Team USA lives up to its billing in the round-robin, outscoring opponents 21-4 in four games. The Canadians also win every round-robin game, outscoring opponents 25-4. Both nations earn byes to the semifinal. The U.S. scrapes by Finland 2-1 while Canada pummels the Czechs 7-1, setting up an epic gold-medal game. Despite being the favorites, it’s tough for the Americans to ignore what the Canadians did in the semis. They boast superior star power, including first-round NHL draftees Jeff Carter, Ryan Getzlaf and Mike Richards at center and the reigning No. 1 overall draft pick, stud goaltender Marc-Andre Fleury.
SUTER: With Canada there’s always…not nerves, but they’re always the team to beat in these tournaments. I think we knew, if we wanted to win, we’d need to end up beating them.
EAVES: We had an unbelievable semifinal game against Finland in their own country, but it was a war, and then we had Canada two days later. There’s always apprehension about playing Canada, the history, their history. We were still unproven at the time, and they had a heck of a team. We had to climb that mountain. There was no feeling of overconfidence at all.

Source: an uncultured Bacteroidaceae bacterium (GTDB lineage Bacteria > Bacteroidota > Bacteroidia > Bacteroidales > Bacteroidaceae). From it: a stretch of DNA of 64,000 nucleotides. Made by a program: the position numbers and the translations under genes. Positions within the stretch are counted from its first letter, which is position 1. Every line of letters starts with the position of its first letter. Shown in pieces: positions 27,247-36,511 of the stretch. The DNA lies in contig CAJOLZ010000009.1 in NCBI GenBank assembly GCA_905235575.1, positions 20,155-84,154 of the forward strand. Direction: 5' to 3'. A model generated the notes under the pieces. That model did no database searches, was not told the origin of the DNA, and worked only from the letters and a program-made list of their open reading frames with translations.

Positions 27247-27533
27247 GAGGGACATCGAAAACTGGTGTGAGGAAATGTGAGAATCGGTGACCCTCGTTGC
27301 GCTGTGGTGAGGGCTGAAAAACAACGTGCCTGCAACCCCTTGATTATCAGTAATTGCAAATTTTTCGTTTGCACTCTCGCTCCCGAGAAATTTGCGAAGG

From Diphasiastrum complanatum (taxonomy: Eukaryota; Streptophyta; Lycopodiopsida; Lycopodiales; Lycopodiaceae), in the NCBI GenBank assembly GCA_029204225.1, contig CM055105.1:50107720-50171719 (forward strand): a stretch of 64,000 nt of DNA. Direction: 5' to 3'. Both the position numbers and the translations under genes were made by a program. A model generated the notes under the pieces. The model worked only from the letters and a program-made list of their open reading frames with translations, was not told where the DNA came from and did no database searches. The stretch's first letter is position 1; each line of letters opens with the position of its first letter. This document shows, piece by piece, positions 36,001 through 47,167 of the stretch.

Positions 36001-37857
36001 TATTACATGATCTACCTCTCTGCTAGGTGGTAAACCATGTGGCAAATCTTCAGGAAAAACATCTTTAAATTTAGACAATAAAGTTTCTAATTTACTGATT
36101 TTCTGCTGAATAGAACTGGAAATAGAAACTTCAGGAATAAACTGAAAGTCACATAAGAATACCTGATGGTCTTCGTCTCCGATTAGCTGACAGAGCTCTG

PARISE: They had beaten us last year. You look at the lineup they had. Even at that point, you knew all these guys were going to be stars in the NHL. So regardless of how the round-robin went, you still knew these guys were going to be really, really tough to beat. It’s wasn’t as if we thought, “Oh we’re in the gold-medal game, we’re going to do this.” It was still, “We’ve never won this before, and the Canadians have won a bunch.”
Adding to Canada’s mystique: a budding phenom named Sidney Crosby, named to the team at just 16 and already subject to a swarm of international media attention despite being more than a year away from NHL draft eligibility.
PARISE: I had skated with him a handful of times, but I didn’t really know much about him other than that he was ripping up the Quebec League at the time. I didn’t have a book on him or anything.
BLAIR MACKASEY, DIRECTOR OF PLAYER PERSONNEL, CANADA: There are very few players in the history of the world juniors that have been as young as Sidney. I thought he fit in well. He didn’t have to be a dominant player. We weren’t looking for him to be a dominant player. But he did quite well in his role.